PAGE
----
per unit area of up to 1.5  103 kg s1 m2. However, the        mg             viscosity                       2.82  104 Pa s

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                                                               ability K, the porosity f, and the viscosity mg of the
                                                               magmatic gas. The second term on the right-hand side of
                                                               equation (3) is the correction due to gravity with g
                                                               representing the acceleration due to gravity and a the angle
                                                               between the vertical and the normal to the lava dome
                                                               surface (Figure 1). This system of governing equations
                                                               becomes closed with an equation of state for the magmatic
                                                               gas. Magmatic gas is assumed to behave like an ideal gas
                                                               and is governed by

                                                                                                 ~    rg Rg T~ ;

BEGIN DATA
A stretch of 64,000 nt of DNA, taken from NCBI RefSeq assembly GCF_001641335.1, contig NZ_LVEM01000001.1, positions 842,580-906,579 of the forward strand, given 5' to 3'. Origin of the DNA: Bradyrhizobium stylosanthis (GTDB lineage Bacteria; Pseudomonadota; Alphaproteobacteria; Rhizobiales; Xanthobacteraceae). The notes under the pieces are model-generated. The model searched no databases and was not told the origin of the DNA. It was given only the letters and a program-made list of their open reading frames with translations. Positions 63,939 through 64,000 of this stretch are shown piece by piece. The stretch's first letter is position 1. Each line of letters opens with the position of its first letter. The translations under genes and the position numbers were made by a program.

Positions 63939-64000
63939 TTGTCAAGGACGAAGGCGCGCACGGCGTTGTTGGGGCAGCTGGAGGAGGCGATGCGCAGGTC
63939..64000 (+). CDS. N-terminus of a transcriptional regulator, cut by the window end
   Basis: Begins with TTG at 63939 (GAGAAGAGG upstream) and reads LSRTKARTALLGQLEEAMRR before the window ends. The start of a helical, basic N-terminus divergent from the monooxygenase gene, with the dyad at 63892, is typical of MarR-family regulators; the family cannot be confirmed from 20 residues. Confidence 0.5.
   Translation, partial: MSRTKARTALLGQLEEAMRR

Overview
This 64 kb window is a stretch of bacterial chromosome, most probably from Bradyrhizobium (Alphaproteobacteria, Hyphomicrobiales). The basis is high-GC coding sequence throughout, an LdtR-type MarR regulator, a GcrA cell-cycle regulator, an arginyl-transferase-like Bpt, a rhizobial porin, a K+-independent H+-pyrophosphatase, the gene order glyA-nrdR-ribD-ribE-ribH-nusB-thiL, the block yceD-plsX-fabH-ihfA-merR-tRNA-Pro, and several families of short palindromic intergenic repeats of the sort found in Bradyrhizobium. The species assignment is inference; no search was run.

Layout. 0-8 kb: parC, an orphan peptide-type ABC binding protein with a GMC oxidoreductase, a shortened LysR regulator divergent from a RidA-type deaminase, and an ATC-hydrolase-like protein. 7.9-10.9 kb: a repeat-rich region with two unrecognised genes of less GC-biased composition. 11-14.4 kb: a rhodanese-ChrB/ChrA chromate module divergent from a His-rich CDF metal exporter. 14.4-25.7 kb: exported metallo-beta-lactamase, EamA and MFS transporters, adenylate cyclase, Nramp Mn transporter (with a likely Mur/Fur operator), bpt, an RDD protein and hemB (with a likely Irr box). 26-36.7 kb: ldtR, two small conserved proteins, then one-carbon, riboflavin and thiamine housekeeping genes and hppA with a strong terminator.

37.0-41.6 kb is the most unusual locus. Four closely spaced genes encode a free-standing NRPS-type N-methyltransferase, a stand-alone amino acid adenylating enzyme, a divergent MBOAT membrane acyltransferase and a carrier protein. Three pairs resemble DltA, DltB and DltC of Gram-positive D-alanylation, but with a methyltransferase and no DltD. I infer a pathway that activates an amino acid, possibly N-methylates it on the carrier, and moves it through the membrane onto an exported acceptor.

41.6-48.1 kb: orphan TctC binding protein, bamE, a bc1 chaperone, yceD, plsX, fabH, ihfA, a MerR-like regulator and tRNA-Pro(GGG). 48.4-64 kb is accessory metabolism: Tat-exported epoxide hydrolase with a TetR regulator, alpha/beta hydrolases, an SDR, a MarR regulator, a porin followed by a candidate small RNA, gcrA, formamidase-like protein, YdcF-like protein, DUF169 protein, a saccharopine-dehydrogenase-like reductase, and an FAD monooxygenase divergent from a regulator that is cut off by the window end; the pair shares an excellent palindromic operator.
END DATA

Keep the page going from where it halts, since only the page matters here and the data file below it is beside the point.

pg ¼ ~                                  ð4Þ

                                                               where Rg = 461.5 J kg1 K1 is the ideal gas constant for
                                                               water vapor.
                                                               2.3. Boundary Conditions
                                                                 [24] To complete this system of equations, we need
                                                               boundary conditions at the surface (~z = 0) and at some
                                                               fixed level (~z = L) inside the lava dome. At the dome
                                                               surface the difference between the surface temperature T~ s(t) =
                                                               ~ z = 0, t) and the temperature of the atmosphere Ta generates
                                                               a flux of heat away from the volcano which is a combination
                                                               of radiative and convective (sensible) components [Neri,
                                                               1998; Carn et al., 2004]

                                                                            @ T~
                                                                      ke                 ¼ s s T~s4  Ta4 þ Sh ra ca U T~s  Ta ;      ð5Þ
                                                                            @~z    ~z¼0